“I hope this information becoming public is a wakeup call for the management of both listed and unlisted companies in New Zealand.”

ANZ corporate finance head Joseph Healy said the results were a huge concern for corporate New Zealand and the broader economy.

One third of’ the companies studied had not even covered their cost of capital in 1998.

Mr Edgar said some outstanding success stories among smaller New Zealand companies had been overshadowed by poor performing larger businesses.

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Aligning CEO incentives to EVA

Waikato Times, Thursday, April 6, 2000
Aligning CEO incentives to EVA

Chief executives of big companies often receive generous salaries bearing little relationship to the sharply lower returns they generate for shareholders, research by ANZ Bank shows.

The bank estimates 500 of New Zealand’s largest companies lost about $6.5 billion of shareholder wealth in 1998.

Last year alone, the sharemarket’s top 40 companies shed $1.2 billion.

The research, which updates an ANZ analysis on shareholder wealth, issued last year, estimates companies on the sharemarket’s NZSE 40 index have shed $14 billion in shareholder value since 1991.

That represents more than a quarter of the sharemarket’s total current value.

Questions are raised about the caliber of corporate management, the executive remuneration structure and New Zealand’s broader economic performance, ANZ’s head of corporate finance, Joseph Healy, said.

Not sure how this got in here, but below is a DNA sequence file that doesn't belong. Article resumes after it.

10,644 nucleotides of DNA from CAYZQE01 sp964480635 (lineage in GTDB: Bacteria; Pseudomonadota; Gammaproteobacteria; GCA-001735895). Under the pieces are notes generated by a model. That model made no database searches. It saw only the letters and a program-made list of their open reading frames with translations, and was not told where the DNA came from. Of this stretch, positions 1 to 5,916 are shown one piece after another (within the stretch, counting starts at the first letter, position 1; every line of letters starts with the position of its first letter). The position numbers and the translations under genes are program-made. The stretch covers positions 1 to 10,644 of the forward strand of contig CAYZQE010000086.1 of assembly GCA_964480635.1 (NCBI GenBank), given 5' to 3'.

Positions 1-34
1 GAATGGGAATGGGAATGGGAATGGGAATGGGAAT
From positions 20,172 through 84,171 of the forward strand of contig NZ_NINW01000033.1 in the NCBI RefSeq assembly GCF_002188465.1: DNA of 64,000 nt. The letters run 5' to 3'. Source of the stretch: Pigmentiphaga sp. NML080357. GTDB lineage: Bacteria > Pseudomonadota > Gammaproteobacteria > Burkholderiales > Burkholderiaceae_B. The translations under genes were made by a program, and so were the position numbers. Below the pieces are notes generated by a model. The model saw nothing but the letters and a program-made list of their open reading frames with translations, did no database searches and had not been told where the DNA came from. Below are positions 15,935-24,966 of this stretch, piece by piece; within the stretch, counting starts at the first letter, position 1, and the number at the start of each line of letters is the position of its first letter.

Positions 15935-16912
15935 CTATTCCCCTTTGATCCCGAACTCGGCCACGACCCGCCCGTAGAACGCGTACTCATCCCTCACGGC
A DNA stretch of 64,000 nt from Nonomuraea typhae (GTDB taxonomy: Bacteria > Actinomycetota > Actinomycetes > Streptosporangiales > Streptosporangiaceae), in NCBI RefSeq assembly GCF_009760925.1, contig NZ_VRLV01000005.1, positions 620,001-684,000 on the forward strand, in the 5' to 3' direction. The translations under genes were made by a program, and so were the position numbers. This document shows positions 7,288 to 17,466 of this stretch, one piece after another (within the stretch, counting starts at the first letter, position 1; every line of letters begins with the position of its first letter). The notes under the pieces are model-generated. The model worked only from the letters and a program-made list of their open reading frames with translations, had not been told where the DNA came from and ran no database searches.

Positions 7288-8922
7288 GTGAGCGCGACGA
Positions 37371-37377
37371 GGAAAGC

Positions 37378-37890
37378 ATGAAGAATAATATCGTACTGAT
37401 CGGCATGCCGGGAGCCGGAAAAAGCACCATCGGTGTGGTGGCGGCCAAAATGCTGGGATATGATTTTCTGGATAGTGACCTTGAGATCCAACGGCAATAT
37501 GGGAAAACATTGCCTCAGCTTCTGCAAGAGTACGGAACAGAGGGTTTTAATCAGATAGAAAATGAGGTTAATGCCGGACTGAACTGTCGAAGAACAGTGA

“It’s a massive concern for the whole economy and needs to be addressed.”

The loss of shareholder wealth explained both the sharemarket’s recent poor performance and New Zealand’s lackluster economic rankings on several scores internationally.

Poor underlying company performances and the way they were measured were at the heart of the problem.

ANZ’s research also highlighted flaws in the remuneration structures of many chief executives and other senior managers particularly in companies that had surrendered shareholder wealth in recent years.

“The more million dollar plus executives we have in New Zealand the better, so long as compensation is aligned to value creation,” Mr Healy said.

“Right now, there is virtually no link, except for a few businesses such as Telecom.”

Evidence suggested remuneration packages for chief’ executives and other senior executives were “insensitive” to the creation of shareholder wealth.

“Instead, compensation is linked to the size of firms and to comparisons with similar sized overseas firms.

“There is little correlation to shareholder added value.”

This mismatch of’ executive compensation and shareholder wealth, combined with an “explosive growth” in executive salaries in the past decade, had sparked concerns among shareholders in many countries.

“To pay high fixed salaries regardless of how well you have governed shareholder funds is clearly a flaw in any sensible governance structure,” Mr Healy said.

“Equally, a failure to reward in a material way those responsible for creating shareholder wealth is a fundamental mistake.”